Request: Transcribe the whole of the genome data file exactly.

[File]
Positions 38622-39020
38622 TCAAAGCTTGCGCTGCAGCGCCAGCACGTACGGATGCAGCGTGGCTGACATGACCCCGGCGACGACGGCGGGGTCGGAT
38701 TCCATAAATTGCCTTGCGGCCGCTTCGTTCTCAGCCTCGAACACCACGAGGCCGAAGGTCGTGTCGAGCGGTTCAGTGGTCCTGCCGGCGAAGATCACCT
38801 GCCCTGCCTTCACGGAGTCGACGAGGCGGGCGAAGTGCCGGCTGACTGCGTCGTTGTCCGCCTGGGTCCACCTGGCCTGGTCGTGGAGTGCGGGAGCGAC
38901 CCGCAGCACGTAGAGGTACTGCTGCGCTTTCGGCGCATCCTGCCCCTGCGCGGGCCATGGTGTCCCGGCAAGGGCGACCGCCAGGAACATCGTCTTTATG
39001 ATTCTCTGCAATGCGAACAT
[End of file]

Positions 38622-39020
38622 TCAAAGCTTGCGCTGCAGCGCCAGCACGTACGGATGCAGCGTGGCTGACATGACCCCGGCGACGACGGCGGGGTCGGAT
38701 TCCATAAATTGCCTTGCGGCCGCTTCGTTCTCAGCCTCGAACACCACGAGGCCGAAGGTCGTGTCGAGCGGTTCAGTGGTCCTGCCGGCGAAGATCACCT
38801 GCCCTGCCTTCACGGAGTCGACGAGGCGGGCGAAGTGCCGGCTGACTGCGTCGTTGTCCGCCTGGGTCCACCTGGCCTGGTCGTGGAGTGCGGGAGCGAC
38901 CCGCAGCACGTAGAGGTACTGCTGCGCTTTCGGCGCATCCTGCCCCTGCGCGGGCCATGGTGTCCCGGCAAGGGCGACCGCCAGGAACATCGTCTTTATG
39001 ATTCTCTGCAATGCGAACAT